NotesFAQContact Us
Collection
Advanced
Search Tips
ERIC Number: ED206528
Record Type: RIE
Publication Date: 1981-Jun-14
Pages: 43
Abstractor: N/A
Reference Count: 0
ISBN: N/A
ISSN: N/A
Paradigms of Justice and Love.
Byrne, Patick H.
This paper examines the philosophy behind the Pulse Program of Boston College and its attempt at integrating theory and practice and transforming student's paradigms of justice and love. The basic idea of the program, begun in the fall of 1969, is that students receive academic credit for participation in off-campus field projects which have a social action/social service orientation in coordination with a specially designed course. Examples of projects include tutoring and recreation programs for disadvantaged children, a therapeutic program for emotionally disturbed adolescents, drug rehabilitation projects, public interest research and lobbying, hot lines, visitation and other services to elderly people, and hospitality programs for homeless men and women. The developers of the program believe that there is an intrinsic connection between theory and practice, and that our intellectural and religious traditions can inform and transform practice in profound ways. In the first major section of the paper the author explains what he means by the term "paradigm" and how it relates to the community identity of natual scientists. Paradigms consist of an interrelated set of shared beliefs, values, and instrumentations. The second section examines prevailing paradigms of justice and love which influence students, and the sorts of communities with which they identify. The last section reflects on some of the limitations of those paradigms and considers the problems associated with effecting a conversion to an Unlimited Paradigm. (Author/RM)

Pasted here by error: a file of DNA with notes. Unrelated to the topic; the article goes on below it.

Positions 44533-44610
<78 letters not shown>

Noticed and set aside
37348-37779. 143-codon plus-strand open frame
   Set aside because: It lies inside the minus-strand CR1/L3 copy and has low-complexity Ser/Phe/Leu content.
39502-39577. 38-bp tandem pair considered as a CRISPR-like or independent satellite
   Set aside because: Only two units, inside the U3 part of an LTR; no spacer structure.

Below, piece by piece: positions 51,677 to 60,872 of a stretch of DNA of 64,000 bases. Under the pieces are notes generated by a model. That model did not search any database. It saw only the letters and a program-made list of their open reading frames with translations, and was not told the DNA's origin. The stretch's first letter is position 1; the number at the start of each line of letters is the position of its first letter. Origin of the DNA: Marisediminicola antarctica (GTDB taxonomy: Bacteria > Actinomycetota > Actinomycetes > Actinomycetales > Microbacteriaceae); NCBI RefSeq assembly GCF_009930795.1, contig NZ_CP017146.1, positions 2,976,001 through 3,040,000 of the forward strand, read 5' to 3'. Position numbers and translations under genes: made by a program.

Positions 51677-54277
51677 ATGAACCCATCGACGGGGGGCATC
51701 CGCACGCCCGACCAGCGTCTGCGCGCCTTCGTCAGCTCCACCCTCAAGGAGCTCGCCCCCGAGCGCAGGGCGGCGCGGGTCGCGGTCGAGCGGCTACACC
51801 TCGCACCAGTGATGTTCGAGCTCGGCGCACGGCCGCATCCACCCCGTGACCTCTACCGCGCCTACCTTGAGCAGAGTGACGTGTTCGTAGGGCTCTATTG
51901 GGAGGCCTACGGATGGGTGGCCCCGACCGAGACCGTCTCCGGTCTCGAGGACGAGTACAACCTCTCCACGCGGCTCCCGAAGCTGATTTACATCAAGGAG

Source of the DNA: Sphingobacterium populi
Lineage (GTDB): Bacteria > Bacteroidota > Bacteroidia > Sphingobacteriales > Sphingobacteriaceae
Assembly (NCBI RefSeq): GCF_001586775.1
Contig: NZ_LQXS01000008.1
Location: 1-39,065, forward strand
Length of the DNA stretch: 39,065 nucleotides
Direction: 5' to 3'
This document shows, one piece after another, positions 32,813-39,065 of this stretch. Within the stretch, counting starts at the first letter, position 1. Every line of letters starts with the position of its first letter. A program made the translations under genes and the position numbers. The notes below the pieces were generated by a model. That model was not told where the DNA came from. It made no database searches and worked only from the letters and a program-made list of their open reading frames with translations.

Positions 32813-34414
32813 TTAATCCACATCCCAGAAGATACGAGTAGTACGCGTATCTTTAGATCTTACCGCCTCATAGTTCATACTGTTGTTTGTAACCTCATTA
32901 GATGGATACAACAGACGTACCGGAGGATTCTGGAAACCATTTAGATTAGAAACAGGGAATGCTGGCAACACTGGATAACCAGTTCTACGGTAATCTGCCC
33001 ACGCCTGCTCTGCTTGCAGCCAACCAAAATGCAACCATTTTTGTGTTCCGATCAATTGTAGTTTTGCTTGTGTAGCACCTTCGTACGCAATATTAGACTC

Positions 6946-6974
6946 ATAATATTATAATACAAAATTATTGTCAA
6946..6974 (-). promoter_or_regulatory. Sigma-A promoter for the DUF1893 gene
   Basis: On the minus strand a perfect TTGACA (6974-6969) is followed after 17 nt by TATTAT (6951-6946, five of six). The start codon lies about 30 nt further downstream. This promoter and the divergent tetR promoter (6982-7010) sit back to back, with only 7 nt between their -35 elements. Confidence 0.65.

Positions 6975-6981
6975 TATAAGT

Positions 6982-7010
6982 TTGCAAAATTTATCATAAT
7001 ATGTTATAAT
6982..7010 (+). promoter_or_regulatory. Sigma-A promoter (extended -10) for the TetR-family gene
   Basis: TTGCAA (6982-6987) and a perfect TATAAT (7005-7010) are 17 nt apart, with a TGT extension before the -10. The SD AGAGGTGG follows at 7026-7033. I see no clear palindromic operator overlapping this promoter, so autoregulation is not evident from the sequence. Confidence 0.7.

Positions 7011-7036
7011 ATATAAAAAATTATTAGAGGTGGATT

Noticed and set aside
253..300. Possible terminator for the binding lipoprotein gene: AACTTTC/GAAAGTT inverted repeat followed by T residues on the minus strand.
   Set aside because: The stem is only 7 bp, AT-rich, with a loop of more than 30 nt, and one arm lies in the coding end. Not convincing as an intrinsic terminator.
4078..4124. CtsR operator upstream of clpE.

Publication Type: Reports - Descriptive; Speeches/Meeting Papers
Education Level: N/A
Audience: N/A
Language: English
Sponsor: N/A
Authoring Institution: N/A
Identifiers: Pulse Program (Boston College)
Note: For a related document see SO 013 540. Paper presented at the Annual Meeting of the Manhattan College Conference on Education for Justice and Peace (Bronx, NY, June 14, 1981). Page 32 will not reproduce clearly.